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From Wikipedia, the free encyclopedia
Broadcast areaWashington metropolitan area
Frequency89.3 MHz (HD Radio)
FormatJazz, News/Talk (Public)
AffiliationsPacifica Radio
OwnerPacifica Foundation
First air date
February 28, 1977 (47 years ago) (1977-02-28)
Call sign meaning
Pacifica Foundation Washington
Technical information[1]
Licensing authority
Facility ID51255
ERP50,000 watts
HAAT125 meters (410 ft)
Transmitter coordinates
38°56′10″N 77°05′31″W / 38.936°N 77.092°W / 38.936; -77.092
Public license information
WebcastListen Live

WPFW (89.3 FM) is a talk and jazz music community radio station serving the greater Washington, D.C. metropolitan area. It is owned by the Pacifica Foundation, and its studios are located on K Street Northwest. The station’s slogan is "Jazz and Justice."


WPFW launched at 8 p.m. on February 28, 1977,[2] with Duke Ellington and Billy Strayhorn's "Take the 'A' Train."[3] The fifth station in the San Francisco-based Pacific Network, WPFW was different from the other Pacific stations in that it was established as a Black-staffed and -formatted station with a mission to serve as a community radio station for the largely African-American population of Washington, D.C.[4]

The Pacifica Foundation began seeking an FM license in Washington, D.C., as early as 1968, but it was not until 1977 that WPFW won a temporary license.[3] From its launch, WPFW was aggressive in promoting progressive voices and opinions. The station was accused of violating the Fairness Doctrine, which required broadcasters to provide time to opposing opinions, and the conservative American Legal Foundation (ALF) worked to block the station's license renewal in 1981. After a two-year delay, the Federal Communications Commission rejected the ALF's request and renewed the station's license in 1983.[5]

Soon after it launched, the station began building out a studio facility in D.C.'s Chinatown neighborhood,[6] which served as its home until 1996 when the station moved to Adams Morgan.[7] In 2013, the building the station shared with the Washington City Paper was slated for demolition, necessitating another move.[8] After a controversial attempt to relocate the station to Silver Spring, Maryland, WPFW relocated to a temporary facility on L Street NW[9] before establishing new studios on K Street NW.[10]


Aside from syndicated Pacifica programs such as Democracy Now!, much of its programming is locally produced and dedicated to jazz, blues, classic soul music and international or world music.[11]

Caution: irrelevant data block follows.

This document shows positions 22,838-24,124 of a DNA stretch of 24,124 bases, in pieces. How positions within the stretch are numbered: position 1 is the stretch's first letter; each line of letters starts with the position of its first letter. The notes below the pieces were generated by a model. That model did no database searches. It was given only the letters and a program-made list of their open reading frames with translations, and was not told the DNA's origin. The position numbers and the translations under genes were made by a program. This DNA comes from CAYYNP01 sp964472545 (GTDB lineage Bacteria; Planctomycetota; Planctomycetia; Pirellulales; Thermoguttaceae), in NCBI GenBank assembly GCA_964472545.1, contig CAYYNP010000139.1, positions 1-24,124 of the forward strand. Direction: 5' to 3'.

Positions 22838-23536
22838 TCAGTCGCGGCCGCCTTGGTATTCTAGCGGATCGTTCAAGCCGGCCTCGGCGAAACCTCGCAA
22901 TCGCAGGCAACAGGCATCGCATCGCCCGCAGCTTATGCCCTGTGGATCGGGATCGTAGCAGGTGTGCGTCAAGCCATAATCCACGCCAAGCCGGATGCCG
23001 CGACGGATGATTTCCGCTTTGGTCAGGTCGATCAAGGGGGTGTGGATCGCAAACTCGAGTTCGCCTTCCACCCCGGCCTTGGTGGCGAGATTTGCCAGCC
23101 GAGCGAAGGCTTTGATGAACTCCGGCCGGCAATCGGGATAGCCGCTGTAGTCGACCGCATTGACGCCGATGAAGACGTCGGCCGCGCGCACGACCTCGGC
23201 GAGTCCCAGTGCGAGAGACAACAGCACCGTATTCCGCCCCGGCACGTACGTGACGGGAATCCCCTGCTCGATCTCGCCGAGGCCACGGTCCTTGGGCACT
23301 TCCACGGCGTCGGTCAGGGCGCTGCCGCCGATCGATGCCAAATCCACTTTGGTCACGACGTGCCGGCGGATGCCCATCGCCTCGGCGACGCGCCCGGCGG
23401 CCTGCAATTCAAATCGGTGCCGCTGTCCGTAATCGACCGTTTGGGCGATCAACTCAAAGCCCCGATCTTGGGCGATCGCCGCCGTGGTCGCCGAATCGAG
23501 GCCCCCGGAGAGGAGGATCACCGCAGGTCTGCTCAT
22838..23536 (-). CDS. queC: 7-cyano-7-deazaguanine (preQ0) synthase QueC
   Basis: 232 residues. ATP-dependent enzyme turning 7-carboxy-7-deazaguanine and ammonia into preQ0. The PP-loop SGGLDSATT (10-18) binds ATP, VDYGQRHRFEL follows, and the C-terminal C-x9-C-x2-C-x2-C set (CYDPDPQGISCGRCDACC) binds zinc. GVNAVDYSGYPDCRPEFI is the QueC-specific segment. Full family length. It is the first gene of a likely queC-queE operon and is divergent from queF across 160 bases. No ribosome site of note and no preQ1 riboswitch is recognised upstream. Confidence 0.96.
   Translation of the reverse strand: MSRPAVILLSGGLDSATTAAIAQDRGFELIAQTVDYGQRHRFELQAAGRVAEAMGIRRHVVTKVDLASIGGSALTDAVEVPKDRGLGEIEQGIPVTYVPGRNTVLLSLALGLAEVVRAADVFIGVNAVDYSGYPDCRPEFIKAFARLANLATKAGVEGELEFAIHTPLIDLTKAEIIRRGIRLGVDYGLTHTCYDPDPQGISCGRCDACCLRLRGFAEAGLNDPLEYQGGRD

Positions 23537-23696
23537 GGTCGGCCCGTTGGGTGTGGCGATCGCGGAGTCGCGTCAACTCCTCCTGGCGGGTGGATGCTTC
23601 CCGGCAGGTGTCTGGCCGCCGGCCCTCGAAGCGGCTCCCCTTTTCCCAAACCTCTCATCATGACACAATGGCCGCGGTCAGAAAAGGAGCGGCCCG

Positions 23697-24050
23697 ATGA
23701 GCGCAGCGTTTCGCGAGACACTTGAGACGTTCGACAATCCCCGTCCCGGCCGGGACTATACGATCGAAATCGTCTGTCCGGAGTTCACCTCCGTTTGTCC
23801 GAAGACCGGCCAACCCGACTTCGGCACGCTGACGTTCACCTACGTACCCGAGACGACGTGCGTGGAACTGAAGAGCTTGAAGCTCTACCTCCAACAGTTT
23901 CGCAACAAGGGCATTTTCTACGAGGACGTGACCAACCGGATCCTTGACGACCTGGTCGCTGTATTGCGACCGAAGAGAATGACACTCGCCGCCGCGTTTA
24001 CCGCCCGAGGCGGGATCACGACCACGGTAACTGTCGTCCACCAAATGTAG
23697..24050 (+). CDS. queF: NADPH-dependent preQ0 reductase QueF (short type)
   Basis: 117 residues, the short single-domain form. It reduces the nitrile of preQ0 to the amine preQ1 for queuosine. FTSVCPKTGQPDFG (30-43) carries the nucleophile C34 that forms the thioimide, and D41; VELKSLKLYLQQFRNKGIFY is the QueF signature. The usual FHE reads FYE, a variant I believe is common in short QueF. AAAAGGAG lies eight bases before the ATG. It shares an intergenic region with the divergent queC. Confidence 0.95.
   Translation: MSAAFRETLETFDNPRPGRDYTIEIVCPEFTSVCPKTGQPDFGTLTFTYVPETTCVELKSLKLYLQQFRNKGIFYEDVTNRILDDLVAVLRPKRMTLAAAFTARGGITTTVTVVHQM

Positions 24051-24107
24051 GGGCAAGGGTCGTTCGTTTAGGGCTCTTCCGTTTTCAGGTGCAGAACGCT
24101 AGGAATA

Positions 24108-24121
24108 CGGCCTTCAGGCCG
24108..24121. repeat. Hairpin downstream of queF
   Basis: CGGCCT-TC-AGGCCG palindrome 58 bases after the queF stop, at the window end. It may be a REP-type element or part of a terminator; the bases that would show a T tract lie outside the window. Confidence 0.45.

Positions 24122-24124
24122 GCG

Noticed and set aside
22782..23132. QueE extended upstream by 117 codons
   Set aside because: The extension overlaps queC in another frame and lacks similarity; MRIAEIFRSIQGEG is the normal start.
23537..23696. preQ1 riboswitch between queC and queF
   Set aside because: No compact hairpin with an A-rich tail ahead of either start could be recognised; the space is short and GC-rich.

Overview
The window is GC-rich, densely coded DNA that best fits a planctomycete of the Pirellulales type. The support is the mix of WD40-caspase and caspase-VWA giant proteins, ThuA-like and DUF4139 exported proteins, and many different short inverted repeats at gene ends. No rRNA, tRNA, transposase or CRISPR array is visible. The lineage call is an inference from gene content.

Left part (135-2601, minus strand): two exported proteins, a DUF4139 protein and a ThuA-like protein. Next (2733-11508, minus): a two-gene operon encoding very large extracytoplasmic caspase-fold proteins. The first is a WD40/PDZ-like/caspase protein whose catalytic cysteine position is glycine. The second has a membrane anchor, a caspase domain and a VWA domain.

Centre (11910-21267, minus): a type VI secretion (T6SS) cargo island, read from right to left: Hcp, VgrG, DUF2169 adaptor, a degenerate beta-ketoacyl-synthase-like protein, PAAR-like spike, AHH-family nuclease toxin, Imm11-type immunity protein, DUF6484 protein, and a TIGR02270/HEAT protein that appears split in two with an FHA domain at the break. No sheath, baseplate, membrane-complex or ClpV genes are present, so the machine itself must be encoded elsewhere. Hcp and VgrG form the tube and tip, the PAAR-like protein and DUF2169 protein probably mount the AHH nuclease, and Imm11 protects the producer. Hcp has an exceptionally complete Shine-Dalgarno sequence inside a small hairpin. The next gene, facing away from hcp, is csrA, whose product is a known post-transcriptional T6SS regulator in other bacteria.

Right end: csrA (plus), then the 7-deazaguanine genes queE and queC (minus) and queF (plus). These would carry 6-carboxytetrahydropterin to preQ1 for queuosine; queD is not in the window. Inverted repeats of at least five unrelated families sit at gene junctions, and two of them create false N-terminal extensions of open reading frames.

As a public station, WPFW is commercial-free and listener-sponsored.[12]


  1. ^ "Facility Technical Data for WPFW". Licensing and Management System. Federal Communications Commission.
  2. ^ "Our History". wpfwfm.org. Retrieved August 27, 2019.
  3. ^ a b Lasar, Matthew (2006). Uneasy Listening: Pacifica Radio's Civil War. Cambridge, England: Black Apollo Press. pp. 128–131. ISBN 978-1-900355-45-2. Retrieved 8 October 2020.
  4. ^ Barlow, William (1999). Voice Over: The Making of Black Radio. Philadelphia, Pennsylvania: Temple University Press. p. x. ISBN 978-1-56639-667-7. Retrieved 7 October 2020.
  5. ^ Trescott, Jacqueline (November 11, 1993). "WPFW's License". The Washington Post. Washington, D.C. p. C7.
  6. ^ Trescott, Jacqueline (March 21, 1986). "WPFW: 9 and Growing". The Washington Post. Washington, D.C. p. B7.
  7. ^ Yorke, Jeffrey (May 28, 1996). "Out of the 'Blue'; Teen's New Twist on Old Tune Excites Country Listeners". The Washington Post. Washington, D.C. p. B7.
  8. ^ Austermuhle, Martin (April 18, 2013). "City Paper, WPFW to Bid Farewell to Building That Housed Them For Two Decades". dcist. Washington, D.C. Archived from the original on February 24, 2021. Retrieved April 13, 2021.
  9. ^ Fischer, Jonathan L. (April 30, 2013). "WPFW No Longer Moving to Silver Spring". Washington City Paper. Washington, D.C. Retrieved April 13, 2021.
  10. ^ Laser, Matthew (April 7, 2015). "Updates: WPFW moves, Wizard Fests, rockathons, toilet radio explained". Radio Survivor. Retrieved April 13, 2021.
  11. ^ "Schedule Grid". WPFW. Retrieved 2023-02-22.
  12. ^ Milloy, Courtland (1987-03-29). "The Little Station that Could — and Did". The Washington Post. Retrieved 2023-02-22.

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